This is probably one of our most difficult questions to answer - especially in the beginning of a case. Every case is different and evaluating a claim is a dynamic and involved process. Much of the evaluation depends upon how injuries heal and if they heal properly. Clients typically want us to come up with a number to value their injuries. Because it depends a lot on how injuries heal, it is difficult to give a number at the beginning of a case. To be sure, the most important part of your personal injury case is figuring out how much your injuries resulting from an accident are worth. Hopefully, there is insurance in place to cover the injuries that occurred. Bottom line is that if your quality of life is affected and you have suffered personal injury because of the fault of another, our New Jersey law recognizes that you are entitled to compensation or money for those injuries. For more information on this topic read our blog.
4. What type of analysis on the personal injuries is performed in arriving at the amount of compensation?
Let us first analyze what type of things you are entitled to be compensated for. When you sustain injuries, here is a brief list of things to consider in evaluating the monetary value of your claim:
When determining compensation, it is easier to add up numbers on things such as lost wages and damage to property. The difficult part is putting a value on the intangible losses that result from injury, such as pain and suffering and the loss of quality of life. These are actually the more important parts of the loss and where an experienced personal injury lawyer can really help you.
Insurance companies are always trying to keep the number on a claim down because the lower the pay out the more profit they make. By contrast, our New Jersey and New York lawyers in our firm want the highest number possible for our clients. From an insurance company perspective, an insurance company adds up the medical expenses related to the injury. The insurance adjuster will start with that medical expense figure in analyzing from their end how much to pay the injured person for pain, suffering, and other non-monetary losses.
If the injuries are minor, an insurance company will take the medical expense and multiply by a factor as low as 2. If more serious and permanent injuries are involved, the insurance company will multiply the medical expenses by a factor of 5 to 10. In addition, the insurance company will usually allow for the amount of provable lost wages.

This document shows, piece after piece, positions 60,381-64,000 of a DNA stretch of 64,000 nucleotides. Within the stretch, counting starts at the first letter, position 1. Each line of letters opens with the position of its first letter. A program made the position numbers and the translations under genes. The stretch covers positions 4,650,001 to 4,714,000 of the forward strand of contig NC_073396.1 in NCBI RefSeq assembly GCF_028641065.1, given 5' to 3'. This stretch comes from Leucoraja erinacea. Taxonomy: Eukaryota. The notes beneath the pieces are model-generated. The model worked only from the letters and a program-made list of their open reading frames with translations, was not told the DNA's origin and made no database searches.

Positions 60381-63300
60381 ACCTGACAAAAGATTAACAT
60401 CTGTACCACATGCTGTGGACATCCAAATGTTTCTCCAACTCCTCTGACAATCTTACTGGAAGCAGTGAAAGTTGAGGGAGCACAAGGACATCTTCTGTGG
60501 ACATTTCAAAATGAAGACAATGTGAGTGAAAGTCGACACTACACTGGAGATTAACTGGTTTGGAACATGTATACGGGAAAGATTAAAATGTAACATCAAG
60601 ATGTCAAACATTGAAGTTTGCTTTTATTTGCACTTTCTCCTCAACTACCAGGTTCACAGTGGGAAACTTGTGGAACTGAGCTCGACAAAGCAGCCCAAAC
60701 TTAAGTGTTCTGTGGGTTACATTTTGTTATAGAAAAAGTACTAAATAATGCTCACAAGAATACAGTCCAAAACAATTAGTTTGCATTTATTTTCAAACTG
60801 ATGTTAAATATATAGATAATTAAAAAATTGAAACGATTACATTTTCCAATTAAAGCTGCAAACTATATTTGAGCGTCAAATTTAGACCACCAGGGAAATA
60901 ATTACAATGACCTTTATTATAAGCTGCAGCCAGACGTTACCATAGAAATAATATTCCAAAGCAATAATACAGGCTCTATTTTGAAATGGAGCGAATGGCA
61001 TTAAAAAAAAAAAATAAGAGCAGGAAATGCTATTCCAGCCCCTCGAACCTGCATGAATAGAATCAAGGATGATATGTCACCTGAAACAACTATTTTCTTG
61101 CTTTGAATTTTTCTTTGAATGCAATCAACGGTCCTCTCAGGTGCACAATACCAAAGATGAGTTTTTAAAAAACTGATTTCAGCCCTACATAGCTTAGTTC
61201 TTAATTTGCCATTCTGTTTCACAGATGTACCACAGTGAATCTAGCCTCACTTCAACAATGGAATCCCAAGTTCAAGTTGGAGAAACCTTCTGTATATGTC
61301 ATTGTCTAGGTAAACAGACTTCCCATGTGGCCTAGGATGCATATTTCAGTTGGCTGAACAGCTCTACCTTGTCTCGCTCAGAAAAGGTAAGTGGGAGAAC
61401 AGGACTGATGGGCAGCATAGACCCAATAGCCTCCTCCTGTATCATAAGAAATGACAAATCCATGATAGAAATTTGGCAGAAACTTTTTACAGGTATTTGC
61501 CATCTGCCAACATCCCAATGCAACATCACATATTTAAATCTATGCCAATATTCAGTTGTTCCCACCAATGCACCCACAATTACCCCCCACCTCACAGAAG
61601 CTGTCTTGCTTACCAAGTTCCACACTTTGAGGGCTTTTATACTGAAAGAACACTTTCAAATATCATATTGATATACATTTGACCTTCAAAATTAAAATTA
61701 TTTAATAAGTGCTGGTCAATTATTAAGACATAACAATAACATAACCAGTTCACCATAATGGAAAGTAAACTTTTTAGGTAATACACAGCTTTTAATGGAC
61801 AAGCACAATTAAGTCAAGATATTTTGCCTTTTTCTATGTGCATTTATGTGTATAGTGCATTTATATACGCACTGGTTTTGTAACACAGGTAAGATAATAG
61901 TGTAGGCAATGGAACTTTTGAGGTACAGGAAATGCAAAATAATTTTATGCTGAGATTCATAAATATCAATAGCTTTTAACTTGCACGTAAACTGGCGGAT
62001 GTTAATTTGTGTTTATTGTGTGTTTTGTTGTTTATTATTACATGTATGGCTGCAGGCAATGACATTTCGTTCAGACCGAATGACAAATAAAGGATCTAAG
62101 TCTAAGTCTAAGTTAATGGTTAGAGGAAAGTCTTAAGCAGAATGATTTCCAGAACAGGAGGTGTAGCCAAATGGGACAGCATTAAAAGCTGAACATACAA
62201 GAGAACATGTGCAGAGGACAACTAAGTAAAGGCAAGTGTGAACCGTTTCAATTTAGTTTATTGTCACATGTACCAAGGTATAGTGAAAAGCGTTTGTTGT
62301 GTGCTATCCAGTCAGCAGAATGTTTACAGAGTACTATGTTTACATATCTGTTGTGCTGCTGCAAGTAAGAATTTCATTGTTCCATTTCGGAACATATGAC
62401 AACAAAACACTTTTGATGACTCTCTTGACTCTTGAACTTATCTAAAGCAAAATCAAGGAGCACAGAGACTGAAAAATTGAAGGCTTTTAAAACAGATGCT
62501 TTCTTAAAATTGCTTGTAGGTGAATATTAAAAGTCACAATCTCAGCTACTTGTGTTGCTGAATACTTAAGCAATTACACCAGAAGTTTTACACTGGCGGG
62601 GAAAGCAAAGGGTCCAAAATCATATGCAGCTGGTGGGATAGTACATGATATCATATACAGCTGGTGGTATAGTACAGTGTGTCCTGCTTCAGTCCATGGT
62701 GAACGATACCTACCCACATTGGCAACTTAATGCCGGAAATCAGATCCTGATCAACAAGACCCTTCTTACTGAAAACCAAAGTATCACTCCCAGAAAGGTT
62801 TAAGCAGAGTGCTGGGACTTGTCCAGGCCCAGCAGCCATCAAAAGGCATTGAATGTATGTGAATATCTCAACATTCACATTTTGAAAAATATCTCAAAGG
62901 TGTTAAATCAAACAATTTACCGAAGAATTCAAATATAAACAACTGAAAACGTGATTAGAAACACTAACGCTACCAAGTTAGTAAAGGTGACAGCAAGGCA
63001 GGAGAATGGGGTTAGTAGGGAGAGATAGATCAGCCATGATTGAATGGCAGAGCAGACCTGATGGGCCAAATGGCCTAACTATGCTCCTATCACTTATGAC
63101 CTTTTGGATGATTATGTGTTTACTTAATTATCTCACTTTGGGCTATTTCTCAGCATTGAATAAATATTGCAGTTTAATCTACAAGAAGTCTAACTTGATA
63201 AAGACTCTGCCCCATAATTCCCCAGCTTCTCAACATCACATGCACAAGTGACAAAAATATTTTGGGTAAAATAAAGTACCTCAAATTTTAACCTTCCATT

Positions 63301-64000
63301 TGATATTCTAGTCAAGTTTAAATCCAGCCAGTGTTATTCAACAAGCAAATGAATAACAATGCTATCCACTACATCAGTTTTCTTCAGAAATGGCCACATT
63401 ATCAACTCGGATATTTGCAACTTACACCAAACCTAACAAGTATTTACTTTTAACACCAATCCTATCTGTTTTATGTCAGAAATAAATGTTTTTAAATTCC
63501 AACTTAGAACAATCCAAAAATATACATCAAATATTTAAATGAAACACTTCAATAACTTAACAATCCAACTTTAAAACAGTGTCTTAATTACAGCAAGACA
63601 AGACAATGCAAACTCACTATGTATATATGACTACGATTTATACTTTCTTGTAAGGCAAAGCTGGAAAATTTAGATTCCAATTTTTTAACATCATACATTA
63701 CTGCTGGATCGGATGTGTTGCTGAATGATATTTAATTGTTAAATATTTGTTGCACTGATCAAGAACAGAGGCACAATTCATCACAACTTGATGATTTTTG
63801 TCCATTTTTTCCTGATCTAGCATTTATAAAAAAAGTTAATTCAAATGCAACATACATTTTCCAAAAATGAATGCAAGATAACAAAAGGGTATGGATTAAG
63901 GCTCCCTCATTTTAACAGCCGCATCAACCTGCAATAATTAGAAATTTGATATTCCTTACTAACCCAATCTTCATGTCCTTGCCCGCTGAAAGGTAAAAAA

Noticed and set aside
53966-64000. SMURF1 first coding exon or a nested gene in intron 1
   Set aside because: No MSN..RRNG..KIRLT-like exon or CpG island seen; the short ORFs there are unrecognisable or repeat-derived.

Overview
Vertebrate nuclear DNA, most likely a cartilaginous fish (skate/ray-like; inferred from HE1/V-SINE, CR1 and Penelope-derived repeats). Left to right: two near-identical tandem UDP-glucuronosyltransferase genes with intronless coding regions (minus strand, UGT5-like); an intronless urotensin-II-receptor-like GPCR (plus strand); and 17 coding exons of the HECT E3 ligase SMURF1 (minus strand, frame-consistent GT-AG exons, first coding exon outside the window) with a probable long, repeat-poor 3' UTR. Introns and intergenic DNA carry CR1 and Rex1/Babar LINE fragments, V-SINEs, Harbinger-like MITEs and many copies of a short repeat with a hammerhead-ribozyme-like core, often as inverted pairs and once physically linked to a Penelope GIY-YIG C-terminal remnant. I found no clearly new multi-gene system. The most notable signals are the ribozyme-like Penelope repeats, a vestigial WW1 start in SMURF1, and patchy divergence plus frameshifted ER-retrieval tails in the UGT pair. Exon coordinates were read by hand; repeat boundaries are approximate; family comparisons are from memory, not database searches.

On behalf of personal injury clients, our law firm argues against such stringent formulas of the insurance companies and seeks to obtain more money. It is helpful, however, to know how the insurance companies value the personal injury claim.
5. How do you determine percentage of fault?
In New Jersey and certain states, the extent each person's fault is an important factor affecting how much the insurance company is likely to pay. You may have to reduce the ultimate damage or compensation number by the percentage of fault of the injured person. For example, in an auto accident where the person hurt was 20% at fault for the accident and has $10,000 in total damages, their damages would be reduced to $2,000 based upon their percentage of fault. Thus, they would be entitled to $8,000.
Determining fault for an accident is never an exact science. This is where creative lawyering is critical.
With any personal injury case, our law firm prides itself on putting ourselves in the shoes of the injured person and understanding every aspect of how the injury has affected their life. This analysis is critical in effectively valuing the loss and damage the person has sustained.
6. Is there a statute of limitations for filing a personal injury claim in New Jersey?